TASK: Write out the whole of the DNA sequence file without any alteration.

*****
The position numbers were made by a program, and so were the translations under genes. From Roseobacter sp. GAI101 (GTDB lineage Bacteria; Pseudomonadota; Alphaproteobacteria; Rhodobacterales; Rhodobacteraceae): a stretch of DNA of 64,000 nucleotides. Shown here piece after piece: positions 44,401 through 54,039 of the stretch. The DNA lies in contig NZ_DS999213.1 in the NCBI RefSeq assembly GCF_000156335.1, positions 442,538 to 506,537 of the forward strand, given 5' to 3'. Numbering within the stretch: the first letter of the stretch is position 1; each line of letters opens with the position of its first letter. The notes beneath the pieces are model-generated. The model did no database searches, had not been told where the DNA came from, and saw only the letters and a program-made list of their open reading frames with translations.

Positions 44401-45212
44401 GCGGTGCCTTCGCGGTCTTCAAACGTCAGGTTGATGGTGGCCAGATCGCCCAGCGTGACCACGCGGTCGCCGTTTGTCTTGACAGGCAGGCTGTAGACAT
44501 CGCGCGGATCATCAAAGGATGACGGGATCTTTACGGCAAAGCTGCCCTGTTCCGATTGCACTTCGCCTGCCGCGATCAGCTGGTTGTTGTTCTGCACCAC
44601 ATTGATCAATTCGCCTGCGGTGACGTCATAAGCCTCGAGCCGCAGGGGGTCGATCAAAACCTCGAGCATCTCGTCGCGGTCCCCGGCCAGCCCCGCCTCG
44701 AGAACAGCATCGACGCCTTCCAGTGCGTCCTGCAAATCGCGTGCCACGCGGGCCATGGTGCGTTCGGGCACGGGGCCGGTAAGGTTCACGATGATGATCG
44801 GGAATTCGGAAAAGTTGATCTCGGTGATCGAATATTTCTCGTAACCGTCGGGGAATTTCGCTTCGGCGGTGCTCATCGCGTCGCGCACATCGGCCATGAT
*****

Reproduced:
The position numbers were made by a program, and so were the translations under genes. From Roseobacter sp. GAI101 (GTDB lineage Bacteria; Pseudomonadota; Alphaproteobacteria; Rhodobacterales; Rhodobacteraceae): a stretch of DNA of 64,000 nucleotides. Shown here piece after piece: positions 44,401 through 54,039 of the stretch. The DNA lies in contig NZ_DS999213.1 in the NCBI RefSeq assembly GCF_000156335.1, positions 442,538 to 506,537 of the forward strand, given 5' to 3'. Numbering within the stretch: the first letter of the stretch is position 1; each line of letters opens with the position of its first letter. The notes beneath the pieces are model-generated. The model did no database searches, had not been told where the DNA came from, and saw only the letters and a program-made list of their open reading frames with translations.

Positions 44401-45212
44401 GCGGTGCCTTCGCGGTCTTCAAACGTCAGGTTGATGGTGGCCAGATCGCCCAGCGTGACCACGCGGTCGCCGTTTGTCTTGACAGGCAGGCTGTAGACAT
44501 CGCGCGGATCATCAAAGGATGACGGGATCTTTACGGCAAAGCTGCCCTGTTCCGATTGCACTTCGCCTGCCGCGATCAGCTGGTTGTTGTTCTGCACCAC
44601 ATTGATCAATTCGCCTGCGGTGACGTCATAAGCCTCGAGCCGCAGGGGGTCGATCAAAACCTCGAGCATCTCGTCGCGGTCCCCGGCCAGCCCCGCCTCG
44701 AGAACAGCATCGACGCCTTCCAGTGCGTCCTGCAAATCGCGTGCCACGCGGGCCATGGTGCGTTCGGGCACGGGGCCGGTAAGGTTCACGATGATGATCG
44801 GGAATTCGGAAAAGTTGATCTCGGTGATCGAATATTTCTCGTAACCGTCGGGGAATTTCGCTTCGGCGGTGCTCATCGCGTCGCGCACATCGGCCATGAT